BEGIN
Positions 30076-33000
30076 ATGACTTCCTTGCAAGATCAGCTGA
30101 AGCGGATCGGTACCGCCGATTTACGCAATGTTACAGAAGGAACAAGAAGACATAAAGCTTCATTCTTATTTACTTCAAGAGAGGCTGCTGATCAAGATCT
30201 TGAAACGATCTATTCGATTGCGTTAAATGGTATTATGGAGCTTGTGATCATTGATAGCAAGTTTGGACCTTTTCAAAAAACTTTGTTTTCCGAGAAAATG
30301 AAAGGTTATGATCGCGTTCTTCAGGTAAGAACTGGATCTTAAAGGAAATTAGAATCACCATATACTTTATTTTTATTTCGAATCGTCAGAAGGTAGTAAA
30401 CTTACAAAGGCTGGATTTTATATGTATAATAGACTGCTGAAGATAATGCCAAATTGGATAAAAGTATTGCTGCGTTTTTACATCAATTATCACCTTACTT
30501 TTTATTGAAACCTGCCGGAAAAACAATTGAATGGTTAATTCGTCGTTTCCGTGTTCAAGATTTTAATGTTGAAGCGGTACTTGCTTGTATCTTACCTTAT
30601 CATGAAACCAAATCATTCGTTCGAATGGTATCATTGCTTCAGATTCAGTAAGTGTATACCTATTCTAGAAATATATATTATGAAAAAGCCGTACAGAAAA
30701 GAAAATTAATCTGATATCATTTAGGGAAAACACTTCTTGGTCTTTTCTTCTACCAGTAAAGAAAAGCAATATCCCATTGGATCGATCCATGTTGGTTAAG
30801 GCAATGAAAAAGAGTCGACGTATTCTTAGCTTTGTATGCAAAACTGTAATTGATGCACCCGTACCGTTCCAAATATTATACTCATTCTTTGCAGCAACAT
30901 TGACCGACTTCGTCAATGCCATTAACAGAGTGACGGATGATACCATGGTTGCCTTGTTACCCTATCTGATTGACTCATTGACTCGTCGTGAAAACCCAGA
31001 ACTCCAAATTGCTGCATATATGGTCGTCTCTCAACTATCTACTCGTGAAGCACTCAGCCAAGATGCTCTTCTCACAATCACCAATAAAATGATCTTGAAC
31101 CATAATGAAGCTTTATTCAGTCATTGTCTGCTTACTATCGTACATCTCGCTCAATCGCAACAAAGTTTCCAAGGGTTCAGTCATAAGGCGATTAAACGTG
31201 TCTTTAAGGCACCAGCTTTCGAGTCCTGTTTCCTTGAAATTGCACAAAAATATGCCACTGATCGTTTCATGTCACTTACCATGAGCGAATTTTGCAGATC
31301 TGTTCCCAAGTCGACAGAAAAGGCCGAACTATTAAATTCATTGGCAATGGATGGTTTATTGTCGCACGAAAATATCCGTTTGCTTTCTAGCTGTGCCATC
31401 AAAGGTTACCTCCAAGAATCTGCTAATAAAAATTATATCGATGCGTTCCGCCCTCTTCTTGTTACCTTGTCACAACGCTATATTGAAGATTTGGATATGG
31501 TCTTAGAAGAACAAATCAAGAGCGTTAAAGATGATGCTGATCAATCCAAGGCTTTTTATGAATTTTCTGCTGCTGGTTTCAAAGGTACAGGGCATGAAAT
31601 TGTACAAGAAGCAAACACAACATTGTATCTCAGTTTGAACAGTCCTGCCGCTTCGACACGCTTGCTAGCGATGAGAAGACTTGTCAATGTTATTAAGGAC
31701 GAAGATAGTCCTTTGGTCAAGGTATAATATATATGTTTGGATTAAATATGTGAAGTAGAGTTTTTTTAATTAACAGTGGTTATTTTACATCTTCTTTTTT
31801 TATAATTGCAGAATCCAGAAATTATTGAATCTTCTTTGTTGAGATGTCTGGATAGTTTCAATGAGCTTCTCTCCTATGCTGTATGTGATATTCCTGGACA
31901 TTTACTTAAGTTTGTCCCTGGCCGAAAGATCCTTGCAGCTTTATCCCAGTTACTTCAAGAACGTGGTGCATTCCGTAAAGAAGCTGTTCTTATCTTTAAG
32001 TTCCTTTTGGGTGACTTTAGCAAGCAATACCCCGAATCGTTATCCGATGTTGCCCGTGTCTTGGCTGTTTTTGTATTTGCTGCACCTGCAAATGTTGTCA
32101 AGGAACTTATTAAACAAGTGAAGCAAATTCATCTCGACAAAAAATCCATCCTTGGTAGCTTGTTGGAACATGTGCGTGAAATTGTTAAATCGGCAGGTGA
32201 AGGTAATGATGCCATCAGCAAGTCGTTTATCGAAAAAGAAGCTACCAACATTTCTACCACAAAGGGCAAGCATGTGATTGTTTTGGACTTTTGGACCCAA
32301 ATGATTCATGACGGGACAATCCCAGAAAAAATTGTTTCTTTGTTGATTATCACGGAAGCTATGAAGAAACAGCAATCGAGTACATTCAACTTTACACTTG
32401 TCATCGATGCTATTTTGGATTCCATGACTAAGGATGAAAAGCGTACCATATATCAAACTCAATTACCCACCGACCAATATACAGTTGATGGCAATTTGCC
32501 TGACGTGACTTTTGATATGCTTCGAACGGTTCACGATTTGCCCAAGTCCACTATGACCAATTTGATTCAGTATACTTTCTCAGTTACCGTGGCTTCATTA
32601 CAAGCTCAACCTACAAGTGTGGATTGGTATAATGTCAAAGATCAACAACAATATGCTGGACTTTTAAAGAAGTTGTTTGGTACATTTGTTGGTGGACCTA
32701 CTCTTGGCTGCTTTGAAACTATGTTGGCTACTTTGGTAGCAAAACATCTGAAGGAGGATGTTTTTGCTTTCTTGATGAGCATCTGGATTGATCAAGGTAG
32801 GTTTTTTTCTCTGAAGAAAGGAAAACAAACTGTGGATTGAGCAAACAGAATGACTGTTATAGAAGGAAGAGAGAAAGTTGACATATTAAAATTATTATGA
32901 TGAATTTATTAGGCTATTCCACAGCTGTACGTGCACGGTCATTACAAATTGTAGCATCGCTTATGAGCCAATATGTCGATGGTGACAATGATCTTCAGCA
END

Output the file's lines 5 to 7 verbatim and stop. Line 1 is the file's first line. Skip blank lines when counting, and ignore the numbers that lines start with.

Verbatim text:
30301 AAAGGTTATGATCGCGTTCTTCAGGTAAGAACTGGATCTTAAAGGAAATTAGAATCACCATATACTTTATTTTTATTTCGAATCGTCAGAAGGTAGTAAA
30401 CTTACAAAGGCTGGATTTTATATGTATAATAGACTGCTGAAGATAATGCCAAATTGGATAAAAGTATTGCTGCGTTTTTACATCAATTATCACCTTACTT
30501 TTTATTGAAACCTGCCGGAAAAACAATTGAATGGTTAATTCGTCGTTTCCGTGTTCAAGATTTTAATGTTGAAGCGGTACTTGCTTGTATCTTACCTTAT